Thursday, 31 May 2012

Summer Days at Last

What a scary April and first half of May in the FG. So cold,wet and windy terrible news for the setting of fruit on the cherry trees with very few pollinators around only the late flowering types succeeded and its the same with the plums. I have noticed that a lot of species have produced smaller leaves and some such as the walnuts and mulberries have only just started to leaf out.
But luckily there is always some successes and here is the biggest surprise of my FG year so far.

The Maritime pine  P.pinaster, only established 6 years ago showing both male and female cone forming flowers.
the Butternut,J. cinerea showing its male catkins

Juneberry Almalenchia canadensis
I hosted Coppicwood College's Members Day here are some of my guests admiring some late apple blossom.

This was a free event for the Members , anyone can join as a member its only £12 and you get many great benefits. The next event will be a day horse logging. Go to to apply.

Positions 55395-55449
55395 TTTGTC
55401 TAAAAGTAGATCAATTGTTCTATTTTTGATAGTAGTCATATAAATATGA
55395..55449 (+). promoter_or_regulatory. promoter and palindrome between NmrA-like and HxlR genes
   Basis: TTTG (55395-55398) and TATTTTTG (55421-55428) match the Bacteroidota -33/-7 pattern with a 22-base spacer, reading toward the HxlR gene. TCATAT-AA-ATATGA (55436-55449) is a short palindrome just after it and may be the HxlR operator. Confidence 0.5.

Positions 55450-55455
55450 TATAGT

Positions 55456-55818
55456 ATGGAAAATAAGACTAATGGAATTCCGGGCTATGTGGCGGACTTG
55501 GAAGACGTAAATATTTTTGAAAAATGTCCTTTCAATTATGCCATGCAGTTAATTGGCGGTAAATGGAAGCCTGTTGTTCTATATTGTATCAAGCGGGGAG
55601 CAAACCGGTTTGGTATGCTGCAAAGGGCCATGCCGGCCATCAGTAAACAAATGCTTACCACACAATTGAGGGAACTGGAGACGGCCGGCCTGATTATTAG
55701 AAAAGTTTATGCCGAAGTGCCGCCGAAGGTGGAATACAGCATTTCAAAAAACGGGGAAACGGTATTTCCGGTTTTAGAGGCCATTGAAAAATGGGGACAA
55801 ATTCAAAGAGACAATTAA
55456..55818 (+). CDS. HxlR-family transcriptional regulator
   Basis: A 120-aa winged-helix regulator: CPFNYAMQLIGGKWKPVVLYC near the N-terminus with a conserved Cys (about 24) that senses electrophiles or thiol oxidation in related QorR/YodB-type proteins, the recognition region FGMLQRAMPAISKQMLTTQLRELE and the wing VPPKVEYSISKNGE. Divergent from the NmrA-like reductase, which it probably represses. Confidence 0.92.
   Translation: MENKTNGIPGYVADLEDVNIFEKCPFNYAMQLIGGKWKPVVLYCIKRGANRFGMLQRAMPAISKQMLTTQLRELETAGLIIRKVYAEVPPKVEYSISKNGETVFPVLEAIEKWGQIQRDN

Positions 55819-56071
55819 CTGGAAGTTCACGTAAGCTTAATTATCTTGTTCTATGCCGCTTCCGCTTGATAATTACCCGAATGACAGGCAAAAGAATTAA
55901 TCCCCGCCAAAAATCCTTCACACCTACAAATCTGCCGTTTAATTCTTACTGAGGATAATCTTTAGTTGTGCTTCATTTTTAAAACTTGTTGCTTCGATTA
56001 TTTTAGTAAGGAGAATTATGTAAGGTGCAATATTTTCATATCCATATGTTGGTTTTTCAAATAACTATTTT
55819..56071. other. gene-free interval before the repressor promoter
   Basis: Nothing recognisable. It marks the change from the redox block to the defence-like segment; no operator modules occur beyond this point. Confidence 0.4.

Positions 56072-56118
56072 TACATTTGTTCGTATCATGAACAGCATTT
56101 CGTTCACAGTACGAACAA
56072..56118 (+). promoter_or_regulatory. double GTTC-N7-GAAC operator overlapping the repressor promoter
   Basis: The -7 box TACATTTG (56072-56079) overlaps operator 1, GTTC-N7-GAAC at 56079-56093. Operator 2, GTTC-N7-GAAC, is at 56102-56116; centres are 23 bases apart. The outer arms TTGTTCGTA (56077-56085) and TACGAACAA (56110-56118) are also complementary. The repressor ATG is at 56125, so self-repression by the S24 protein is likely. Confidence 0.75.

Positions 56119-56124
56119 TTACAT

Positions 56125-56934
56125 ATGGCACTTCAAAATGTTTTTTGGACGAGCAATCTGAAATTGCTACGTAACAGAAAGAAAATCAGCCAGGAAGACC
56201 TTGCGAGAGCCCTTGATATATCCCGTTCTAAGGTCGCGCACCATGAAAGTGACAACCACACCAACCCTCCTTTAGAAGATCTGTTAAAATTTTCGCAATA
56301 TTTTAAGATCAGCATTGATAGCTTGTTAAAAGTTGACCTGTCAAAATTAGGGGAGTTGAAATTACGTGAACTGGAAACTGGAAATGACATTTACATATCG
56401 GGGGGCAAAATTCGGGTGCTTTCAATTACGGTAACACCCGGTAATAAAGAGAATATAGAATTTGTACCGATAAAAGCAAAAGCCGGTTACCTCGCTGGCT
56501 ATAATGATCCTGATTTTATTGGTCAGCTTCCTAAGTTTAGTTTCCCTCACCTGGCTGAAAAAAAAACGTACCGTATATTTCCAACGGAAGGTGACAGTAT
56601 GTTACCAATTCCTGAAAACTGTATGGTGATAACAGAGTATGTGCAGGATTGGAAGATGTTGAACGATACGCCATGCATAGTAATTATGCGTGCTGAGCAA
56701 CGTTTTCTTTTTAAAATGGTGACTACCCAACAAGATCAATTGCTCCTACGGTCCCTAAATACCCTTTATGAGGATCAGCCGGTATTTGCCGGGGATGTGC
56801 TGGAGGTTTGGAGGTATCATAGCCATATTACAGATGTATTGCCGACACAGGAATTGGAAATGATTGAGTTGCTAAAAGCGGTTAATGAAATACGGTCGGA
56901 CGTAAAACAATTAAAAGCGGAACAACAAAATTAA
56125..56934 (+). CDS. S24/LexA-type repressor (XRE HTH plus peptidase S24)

Monday, 7 May 2012

Time to Mulch

Well all that rain in April certainly had an effect,despite the low temperatures the grass celebrated in style, so it was out with the scythe and on with one of the most important tasks of the year "Mulching".Here are my rules for mulching:
  1. Wait until the ground is wet or I should say throughly soaked before mulching.
  2. Weed around the base of the plant.
  3. Use this opportunity to feed your plants, knowing that anything you put down will be easily absorbed.I feed mine with urine, wood ash and compost.
  4. Cover all this with cardboard.
  5. Cover the cardboard with mowings, or as in my case recently scythed meadow grass.
And there you have it, no more to do for at least 3 months except for a top up with more mowings.

Here is Cornus mas Jolico (you can get this from with its dressing of compost and wood ash (sorry no pic of the urine application available).

Now for the cardboard which I get from Go Mango the great Organic Heatth food shop in Cardigan.

Out with the scythe, I work with an Austrian scythe and use a variety of blades depending on the vegetation.

The finished job including the label for which I used a slate recovered from my roof together with a bamboo stand, cut from my own plant.Only another 200 to go then, better get a crack on.